“When someone comes into a new group, it's not much changed except for obviously a new piece,” Jay Beagle said. “But it's definitely harder on them so you try to make it as easy as possible on them.”

Thus far, the Capitals have added defensemen Michal Kempny and Jakub Jerabek over the past week. While both trades were done in exchange for draft picks, Taylor Chorney was a casualty of the trades as he was placed on waivers to make room for the new additions and was claimed by the Columbus Blue Jackets.

“It's tough losing guys, especially guys that are well-liked in our room,” Orpik said. “Taylor Chorney is a really well-liked guy so I think that impacted us a little bit.”

On Monday, fans, analysts, players and coaches alike will all be frantically checking their phones looking for the latest trade news, but while the deadline brings excitement for fans, it bears very different feelings for the players involved. Those players are people working a job and those trades mean uprooting their life in a matter of days. Regardless of whether a player is better off in terms of the team situation, there is still a human cost to doing business.

“It can affect certain guys because their names are obviously spread all over the place,” Trotz said. “They're human too. They pretend to not hear it, but they do.”

Quick Links

Michal Kempny already promoted to top-four at Sunday's practice


Michal Kempny already promoted to top-four at Sunday's practice

After two games, it looks like Michal Kempny is already moving up in the lineup.

At Sunday’s practice, Kempny played on the team's second defensive pairing, lining up on the left of John Carlson. Previously, the Czech defenseman had been playing on the right of Brooks Orpik. The move to the left allows him to play on his natural side as he is a left-handed shot.

Here are the pairs from Sunday’s practice:

Dmitry Orlov – Matt Niskanen
Michal Kempny – John Carlson
Brooks Orpik – Christian Djoos
Jakub Jerabek – Madison Bowey

Acquired on Monday from the Chicago Blackhawks, Kempny has played in two games for the Capitals and has received glowing reviews thus far.

“He's a really good pro, that's what sticks out,” head coach Barry Trotz said. “He takes care of himself, he works at his game off the ice and with the guys, he has fit in very well.”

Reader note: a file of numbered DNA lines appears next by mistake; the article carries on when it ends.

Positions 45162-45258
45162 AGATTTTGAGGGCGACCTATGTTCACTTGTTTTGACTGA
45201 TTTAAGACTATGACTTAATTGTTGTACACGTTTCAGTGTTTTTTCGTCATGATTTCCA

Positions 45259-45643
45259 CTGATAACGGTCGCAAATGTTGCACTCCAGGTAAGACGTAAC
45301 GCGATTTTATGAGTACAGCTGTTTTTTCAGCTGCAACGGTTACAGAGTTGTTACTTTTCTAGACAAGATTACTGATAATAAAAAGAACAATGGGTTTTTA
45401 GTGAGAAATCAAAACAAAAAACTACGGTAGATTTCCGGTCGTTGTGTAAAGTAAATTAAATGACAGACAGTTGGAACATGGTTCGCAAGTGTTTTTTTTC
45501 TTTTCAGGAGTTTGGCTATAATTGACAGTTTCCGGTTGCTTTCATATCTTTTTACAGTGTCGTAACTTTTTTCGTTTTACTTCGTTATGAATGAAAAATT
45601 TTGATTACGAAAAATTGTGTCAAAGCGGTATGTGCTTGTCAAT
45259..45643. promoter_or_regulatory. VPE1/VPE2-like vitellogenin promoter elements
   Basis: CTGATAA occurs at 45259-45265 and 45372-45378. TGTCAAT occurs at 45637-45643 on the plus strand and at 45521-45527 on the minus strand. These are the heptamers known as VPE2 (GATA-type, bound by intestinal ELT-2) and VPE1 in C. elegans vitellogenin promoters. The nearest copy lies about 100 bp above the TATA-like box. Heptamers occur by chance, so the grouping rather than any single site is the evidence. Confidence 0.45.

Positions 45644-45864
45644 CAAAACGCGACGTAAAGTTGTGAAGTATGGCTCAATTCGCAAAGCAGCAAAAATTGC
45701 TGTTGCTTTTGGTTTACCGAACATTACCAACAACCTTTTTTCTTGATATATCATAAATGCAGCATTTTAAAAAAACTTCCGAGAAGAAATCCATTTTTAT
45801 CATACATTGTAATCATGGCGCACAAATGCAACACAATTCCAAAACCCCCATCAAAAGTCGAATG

“I've gotten to play a little bit with [Kempny] the last couple games,” Brooks Orpik said. “I think he's a guy that, he moves pretty well and he moves the puck pretty well and likes to keep things pretty simple. He's very consistent and predictable so he's very easy to play with.”

When the Capitals first acquired Kempny, it seemed like the best fit for him would be alongside Carlson. It’s a natural fit with Kempny being a left-shot and Carlson a righty. It also bumps down Christian Djoos to a third-pair role which is preferable to having a rookie in the top-four come the playoffs.

Should Kempny play well with Carlson, that would likely solidify Washington’s top two pairs. The Orlov-Niskanen pair was not going to be changed and Carlson was going to be on the second pair. The only question was who would ultimately play with him in the postseason?

The third pair, however, remains a work in progress.

The Caps will have to wait at least another day for the debut of their second recent acquisition as Jakub Jerabek cannot yet play due to visa issues and will miss Monday's game, reports Isabelle Khurshudyan.

Considering the issues Washington has had on defense, they would not have brought in another defenseman just to be a healthy scratch. He will get his shot to earn a spot in the lineup.

With two new defensemen in tow, obviously the team will need to experiment over the next few days and weeks to find the right combinations.

“We're going to have to probably spend at least the next 10 to 12 games doing that and then we'll have to sort of settle in,” Trotz said. “With eight defenseman, you sort of want to see which guys you’re going to play and who to play as partners and sort of a little bit of ranking. If someone goes down, who's filling that extra role?”